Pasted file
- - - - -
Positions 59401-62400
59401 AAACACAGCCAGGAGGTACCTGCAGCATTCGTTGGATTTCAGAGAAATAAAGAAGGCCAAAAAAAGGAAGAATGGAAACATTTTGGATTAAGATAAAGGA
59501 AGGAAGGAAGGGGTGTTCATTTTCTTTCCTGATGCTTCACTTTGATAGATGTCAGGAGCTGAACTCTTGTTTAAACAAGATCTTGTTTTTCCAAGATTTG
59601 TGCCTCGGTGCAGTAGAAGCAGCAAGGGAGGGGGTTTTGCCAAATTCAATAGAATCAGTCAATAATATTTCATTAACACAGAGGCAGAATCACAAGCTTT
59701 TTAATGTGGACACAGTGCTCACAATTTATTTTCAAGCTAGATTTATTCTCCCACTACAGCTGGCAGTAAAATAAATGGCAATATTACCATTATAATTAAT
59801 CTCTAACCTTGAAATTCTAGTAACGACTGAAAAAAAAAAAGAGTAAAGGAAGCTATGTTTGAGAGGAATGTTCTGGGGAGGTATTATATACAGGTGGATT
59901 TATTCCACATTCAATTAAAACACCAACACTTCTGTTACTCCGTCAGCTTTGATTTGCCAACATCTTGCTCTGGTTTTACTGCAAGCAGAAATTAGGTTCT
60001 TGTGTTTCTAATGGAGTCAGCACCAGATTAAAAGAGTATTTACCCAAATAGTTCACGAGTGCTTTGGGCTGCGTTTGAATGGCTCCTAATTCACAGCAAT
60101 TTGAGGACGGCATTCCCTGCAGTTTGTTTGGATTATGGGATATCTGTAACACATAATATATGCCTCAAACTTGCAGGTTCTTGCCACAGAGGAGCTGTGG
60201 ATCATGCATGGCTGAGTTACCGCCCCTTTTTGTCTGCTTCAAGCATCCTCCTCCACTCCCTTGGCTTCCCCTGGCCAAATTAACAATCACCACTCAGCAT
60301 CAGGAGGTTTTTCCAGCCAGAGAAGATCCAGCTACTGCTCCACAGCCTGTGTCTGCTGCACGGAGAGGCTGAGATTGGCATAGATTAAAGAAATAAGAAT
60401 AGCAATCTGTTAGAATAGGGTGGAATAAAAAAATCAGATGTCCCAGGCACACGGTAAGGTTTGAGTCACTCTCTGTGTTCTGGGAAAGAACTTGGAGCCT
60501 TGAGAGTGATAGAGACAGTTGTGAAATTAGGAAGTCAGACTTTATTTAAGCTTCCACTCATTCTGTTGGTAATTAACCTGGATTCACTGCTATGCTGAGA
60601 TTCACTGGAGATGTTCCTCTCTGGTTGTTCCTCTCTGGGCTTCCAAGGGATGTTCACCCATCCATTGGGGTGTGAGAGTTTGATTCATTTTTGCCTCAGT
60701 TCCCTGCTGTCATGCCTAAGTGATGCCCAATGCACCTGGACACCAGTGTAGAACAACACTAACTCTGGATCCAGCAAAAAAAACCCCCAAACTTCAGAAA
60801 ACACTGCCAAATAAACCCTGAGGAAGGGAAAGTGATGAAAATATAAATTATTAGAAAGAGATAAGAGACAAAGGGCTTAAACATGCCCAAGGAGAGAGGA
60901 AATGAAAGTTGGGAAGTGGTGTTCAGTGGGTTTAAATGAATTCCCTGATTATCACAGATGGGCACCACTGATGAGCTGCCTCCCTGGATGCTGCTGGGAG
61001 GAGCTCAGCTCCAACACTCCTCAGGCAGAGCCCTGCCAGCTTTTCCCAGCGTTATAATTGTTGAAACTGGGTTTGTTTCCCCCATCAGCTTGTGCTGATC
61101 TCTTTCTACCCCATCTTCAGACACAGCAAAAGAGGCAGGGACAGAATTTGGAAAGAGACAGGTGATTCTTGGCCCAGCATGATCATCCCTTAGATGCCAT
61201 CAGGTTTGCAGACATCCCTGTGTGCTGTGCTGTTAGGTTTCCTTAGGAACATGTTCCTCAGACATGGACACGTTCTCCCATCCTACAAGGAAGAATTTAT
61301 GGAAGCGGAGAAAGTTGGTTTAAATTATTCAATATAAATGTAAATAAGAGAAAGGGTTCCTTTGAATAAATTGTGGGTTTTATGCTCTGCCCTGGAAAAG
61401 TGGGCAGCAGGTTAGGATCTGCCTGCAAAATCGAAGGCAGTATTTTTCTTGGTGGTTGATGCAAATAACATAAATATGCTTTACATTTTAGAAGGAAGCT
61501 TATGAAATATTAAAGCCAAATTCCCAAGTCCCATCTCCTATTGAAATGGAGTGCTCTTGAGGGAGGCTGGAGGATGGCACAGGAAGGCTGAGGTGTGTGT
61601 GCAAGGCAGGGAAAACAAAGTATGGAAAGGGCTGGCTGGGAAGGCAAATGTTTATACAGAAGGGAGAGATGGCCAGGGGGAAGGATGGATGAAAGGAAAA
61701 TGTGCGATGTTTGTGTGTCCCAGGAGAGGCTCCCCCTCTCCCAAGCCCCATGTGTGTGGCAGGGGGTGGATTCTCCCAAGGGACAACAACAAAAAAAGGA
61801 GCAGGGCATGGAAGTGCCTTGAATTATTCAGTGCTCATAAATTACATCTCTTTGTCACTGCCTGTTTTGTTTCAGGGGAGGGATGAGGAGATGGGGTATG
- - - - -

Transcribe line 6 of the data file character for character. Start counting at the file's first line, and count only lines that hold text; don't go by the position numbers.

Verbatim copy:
59801 CTCTAACCTTGAAATTCTAGTAACGACTGAAAAAAAAAAAGAGTAAAGGAAGCTATGTTTGAGAGGAATGTTCTGGGGAGGTATTATATACAGGTGGATT